1. Largest Marine Preserve
A wide stretch of ocean is being set aside for an expanded and protected marine preserve. The United States is declaring the waters off limits to oil drilling and most fishing in a bid to protect fragile underwater life in the Pacific Ocean. The area is located in the expanded Pacific Remote Islands Marine National Monument, which covers 490,000 square miles of water around island territories controlled by the U.S. The area is roughly three times the size of California and is the world’s largest marine reserve. Millions of seabirds, turtles and marine mammals will be protected in the area, as will more than 130 underwater mountains, where rare and previously unknown species are often found. There are many benefits to protecting wildlife habitats. As a class, discuss some with regard to the new Pacific Ocean marine preserve. Use points from the discussion to draw a series of comic strips showing ways the new marine preserve will benefit wildlife, and people.
Common Core State Standards: Engaging effectively in a range of collaborative discussions; conducting short research projects that build knowledge about a topic; using drawings or visual displays when appropriate to enhance the development of main ideas or points.
2. Ancient Wheat
Ancient people in the European nation of Great Britain imported wheat from other areas for 2,000 years before they started growing it themselves, archaeological evidence suggests. Since the findings indicate the Britons knew about farming, scientists are wondering why it took 2,000 years for them to practice it. Farming began in the Middle East at least 10,500 years ago and in continental Europe a couple of thousand years later, but it did not begin in the British Isles until about 6,000 years ago. Yet researchers report in the journal Science that they have found scientific DNA evidence of wheat dating back 8,000 years at a site off the English coast. Scientists study artifacts and things from the past to learn how people and wildlife lived in earlier times. In the newspaper, find five items in stories, photos and ads that would tell future scientists something about the way we live. Write a complete sentence for each, explaining what it could teach. Then rank them in order of importance for what they could teach future scientists.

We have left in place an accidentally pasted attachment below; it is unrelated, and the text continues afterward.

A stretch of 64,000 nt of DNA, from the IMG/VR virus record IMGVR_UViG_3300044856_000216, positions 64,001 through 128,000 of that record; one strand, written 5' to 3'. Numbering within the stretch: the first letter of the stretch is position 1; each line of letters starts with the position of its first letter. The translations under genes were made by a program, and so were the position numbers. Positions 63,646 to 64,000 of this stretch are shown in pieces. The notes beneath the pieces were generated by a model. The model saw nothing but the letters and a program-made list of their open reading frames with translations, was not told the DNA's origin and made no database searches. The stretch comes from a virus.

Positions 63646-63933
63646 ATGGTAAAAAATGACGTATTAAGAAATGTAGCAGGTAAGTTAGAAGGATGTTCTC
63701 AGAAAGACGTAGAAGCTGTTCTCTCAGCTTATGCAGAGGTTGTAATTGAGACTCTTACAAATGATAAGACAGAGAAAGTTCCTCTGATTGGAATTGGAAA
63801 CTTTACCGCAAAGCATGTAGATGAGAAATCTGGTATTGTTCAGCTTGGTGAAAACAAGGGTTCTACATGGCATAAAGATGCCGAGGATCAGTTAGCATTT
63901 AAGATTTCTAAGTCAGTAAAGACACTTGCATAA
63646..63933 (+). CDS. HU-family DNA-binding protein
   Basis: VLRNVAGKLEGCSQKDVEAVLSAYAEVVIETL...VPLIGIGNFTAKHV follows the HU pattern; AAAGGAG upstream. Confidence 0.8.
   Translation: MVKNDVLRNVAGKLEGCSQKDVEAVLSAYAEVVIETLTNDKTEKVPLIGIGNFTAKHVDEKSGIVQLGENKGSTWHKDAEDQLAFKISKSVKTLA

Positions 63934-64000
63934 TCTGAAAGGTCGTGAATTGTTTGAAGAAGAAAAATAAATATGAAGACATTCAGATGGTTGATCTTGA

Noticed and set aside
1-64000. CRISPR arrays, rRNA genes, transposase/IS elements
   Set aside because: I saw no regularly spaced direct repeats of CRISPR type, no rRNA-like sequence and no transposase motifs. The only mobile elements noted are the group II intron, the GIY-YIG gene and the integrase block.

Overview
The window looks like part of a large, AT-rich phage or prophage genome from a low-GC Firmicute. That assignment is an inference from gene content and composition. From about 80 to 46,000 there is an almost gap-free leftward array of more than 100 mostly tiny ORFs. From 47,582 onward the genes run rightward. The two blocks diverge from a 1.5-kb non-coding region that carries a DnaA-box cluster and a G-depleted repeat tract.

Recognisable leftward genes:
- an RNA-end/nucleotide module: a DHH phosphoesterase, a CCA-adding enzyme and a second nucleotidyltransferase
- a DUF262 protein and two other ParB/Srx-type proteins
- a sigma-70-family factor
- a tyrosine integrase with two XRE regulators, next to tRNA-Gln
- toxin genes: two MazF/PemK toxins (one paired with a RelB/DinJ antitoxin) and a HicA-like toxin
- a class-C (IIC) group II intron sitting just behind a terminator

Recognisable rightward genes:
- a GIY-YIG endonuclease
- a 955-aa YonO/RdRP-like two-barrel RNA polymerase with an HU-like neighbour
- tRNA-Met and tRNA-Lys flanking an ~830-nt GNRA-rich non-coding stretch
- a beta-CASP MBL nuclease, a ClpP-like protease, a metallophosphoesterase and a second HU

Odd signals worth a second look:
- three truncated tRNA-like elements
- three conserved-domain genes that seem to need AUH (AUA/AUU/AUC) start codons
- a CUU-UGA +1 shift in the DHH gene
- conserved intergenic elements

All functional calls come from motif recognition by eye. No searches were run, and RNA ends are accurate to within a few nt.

Common Core State Standards: Conducting short research projects that build knowledge about a topic; using drawings or visual displays when appropriate to enhance the development of main ideas or points; producing clear and coherent writing in which the development, organization and style are appropriate to the task.
3. A Star’s Possessions